In consulting, there is a constant push to “exceed customer expectations”. It makes sense in our business- since we are coming in as experts, we should have experiences and perspectives that allow us to see broader trends and opportunities than our clients, who are often buried in the details of running and growing a single business.
But today, I want to challenge the idea that always exceeding customer expectations is a good measure of excellence. Exceeding expectations can happen when one of two things happens- either expectations were too low, or you behaved better than anyone expected.
Expectations being set too low could be a symptom of a lack of confidence, poor communication, or in some cases, just plain laziness. Exceeding these low expectations is certainly not a sign of excellence.
But, you may protest- what if the expectations are realistic and correctly set? Isn’t exceeding correct expectations a sign of excellence? To which we would answer- it depends.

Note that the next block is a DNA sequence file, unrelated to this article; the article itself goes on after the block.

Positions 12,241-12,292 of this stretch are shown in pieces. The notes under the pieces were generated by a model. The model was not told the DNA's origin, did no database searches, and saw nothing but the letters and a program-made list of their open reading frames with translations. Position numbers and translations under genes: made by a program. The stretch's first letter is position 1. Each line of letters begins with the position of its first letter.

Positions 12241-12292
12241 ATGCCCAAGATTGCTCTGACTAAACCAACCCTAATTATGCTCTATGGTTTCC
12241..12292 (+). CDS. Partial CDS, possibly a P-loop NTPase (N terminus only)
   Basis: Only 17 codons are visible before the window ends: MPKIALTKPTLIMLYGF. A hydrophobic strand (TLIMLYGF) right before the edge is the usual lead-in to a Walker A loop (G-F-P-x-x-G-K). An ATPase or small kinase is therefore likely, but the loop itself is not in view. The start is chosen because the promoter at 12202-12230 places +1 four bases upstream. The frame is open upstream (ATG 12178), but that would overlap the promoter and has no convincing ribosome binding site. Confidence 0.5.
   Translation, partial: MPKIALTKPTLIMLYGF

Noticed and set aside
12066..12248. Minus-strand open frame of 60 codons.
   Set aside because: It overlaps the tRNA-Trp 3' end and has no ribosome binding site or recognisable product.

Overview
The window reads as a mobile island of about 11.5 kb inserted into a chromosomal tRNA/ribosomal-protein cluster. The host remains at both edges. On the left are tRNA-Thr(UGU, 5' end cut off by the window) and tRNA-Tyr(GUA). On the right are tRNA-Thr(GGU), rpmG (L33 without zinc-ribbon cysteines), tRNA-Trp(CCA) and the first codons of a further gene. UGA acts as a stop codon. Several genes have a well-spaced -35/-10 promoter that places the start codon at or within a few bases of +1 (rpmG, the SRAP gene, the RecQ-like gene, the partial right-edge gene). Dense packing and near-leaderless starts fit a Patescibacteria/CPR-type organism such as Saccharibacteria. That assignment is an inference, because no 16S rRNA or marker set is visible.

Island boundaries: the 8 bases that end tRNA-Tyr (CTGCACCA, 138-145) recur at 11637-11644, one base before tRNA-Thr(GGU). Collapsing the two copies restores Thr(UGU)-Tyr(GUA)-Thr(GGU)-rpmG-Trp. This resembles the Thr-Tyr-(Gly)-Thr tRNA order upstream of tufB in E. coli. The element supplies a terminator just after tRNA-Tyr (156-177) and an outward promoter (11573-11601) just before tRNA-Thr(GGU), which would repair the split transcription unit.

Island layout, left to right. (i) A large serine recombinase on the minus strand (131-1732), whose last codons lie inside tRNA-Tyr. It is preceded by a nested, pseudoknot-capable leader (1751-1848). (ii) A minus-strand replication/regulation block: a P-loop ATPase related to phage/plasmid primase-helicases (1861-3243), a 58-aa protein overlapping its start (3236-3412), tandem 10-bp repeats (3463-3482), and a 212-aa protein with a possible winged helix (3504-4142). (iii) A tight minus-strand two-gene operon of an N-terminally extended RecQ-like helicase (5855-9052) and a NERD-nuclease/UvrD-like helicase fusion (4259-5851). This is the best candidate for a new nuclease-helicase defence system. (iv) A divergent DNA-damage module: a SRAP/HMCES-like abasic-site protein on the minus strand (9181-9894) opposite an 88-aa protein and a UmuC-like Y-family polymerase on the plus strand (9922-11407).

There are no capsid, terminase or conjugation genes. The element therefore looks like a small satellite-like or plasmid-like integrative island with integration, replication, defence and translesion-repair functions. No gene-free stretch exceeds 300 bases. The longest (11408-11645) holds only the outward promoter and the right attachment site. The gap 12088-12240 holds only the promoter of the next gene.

At what cost were expectations exceeded? If manufacturing specs were exceeded without extra processing time or cost- EXCELLENT. But if exceeding the specs doubled the cost or time of manufacturing- not so great at all. If you successfully close a major project 2 weeks ahead of time with no unintended impacts- EXCELLENT. But if you beat the deadline by focusing more resources on that project, and thus missed the deadline for 4 other projects- that is poor program management, not excellence at all.
Certainly then, if the expectations are realistic and exceeding them produces no negative impact, an organization where expectations are always exceeded is an excellent one, right?
Far from being excellent, an organization that always exceeds expectations is one headed for obsolescence. If targets are carefully set and always exceeded- then there is no stretch, no growth, no risks and no innovations.
In a healthy, thriving, growing business we would expect to see some goals met, some goals exceeded and some which fail. The mark of an excellent organization is not how many goals they exceed, but in how they react to the successes and failures.